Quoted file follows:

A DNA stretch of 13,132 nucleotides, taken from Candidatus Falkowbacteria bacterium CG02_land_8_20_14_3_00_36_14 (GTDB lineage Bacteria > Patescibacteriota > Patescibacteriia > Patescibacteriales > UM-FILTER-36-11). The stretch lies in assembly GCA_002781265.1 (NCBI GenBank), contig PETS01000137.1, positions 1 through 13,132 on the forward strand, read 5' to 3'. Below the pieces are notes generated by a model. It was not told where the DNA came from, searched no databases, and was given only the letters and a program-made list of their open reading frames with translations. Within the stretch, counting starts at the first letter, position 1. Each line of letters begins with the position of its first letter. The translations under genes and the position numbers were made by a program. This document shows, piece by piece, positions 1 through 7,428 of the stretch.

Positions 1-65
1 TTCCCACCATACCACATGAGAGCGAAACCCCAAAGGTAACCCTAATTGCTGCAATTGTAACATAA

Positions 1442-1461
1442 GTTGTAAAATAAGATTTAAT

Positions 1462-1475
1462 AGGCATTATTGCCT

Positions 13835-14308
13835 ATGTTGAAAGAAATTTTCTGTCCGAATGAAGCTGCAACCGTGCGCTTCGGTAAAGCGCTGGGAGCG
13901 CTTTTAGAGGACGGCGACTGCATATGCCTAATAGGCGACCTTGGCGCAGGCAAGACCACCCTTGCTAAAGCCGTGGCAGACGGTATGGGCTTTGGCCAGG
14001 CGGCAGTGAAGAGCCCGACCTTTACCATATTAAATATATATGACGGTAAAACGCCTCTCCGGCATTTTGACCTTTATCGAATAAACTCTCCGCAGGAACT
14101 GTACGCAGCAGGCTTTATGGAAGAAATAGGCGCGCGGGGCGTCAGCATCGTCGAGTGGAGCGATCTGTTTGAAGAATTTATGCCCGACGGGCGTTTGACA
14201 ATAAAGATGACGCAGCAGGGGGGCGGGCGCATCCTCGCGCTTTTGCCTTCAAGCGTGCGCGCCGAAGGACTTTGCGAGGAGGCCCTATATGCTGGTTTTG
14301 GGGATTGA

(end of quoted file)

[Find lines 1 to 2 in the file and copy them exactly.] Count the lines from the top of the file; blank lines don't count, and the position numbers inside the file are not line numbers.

A DNA stretch of 13,132 nucleotides, taken from Candidatus Falkowbacteria bacterium CG02_land_8_20_14_3_00_36_14 (GTDB lineage Bacteria > Patescibacteriota > Patescibacteriia > Patescibacteriales > UM-FILTER-36-11). The stretch lies in assembly GCA_002781265.1 (NCBI GenBank), contig PETS01000137.1, positions 1 through 13,132 on the forward strand, read 5' to 3'. Below the pieces are notes generated by a model. It was not told where the DNA came from, searched no databases, and was given only the letters and a program-made list of their open reading frames with translations. Within the stretch, counting starts at the first letter, position 1. Each line of letters begins with the position of its first letter. The translations under genes and the position numbers were made by a program. This document shows, piece by piece, positions 1 through 7,428 of the stretch.

Positions 1-65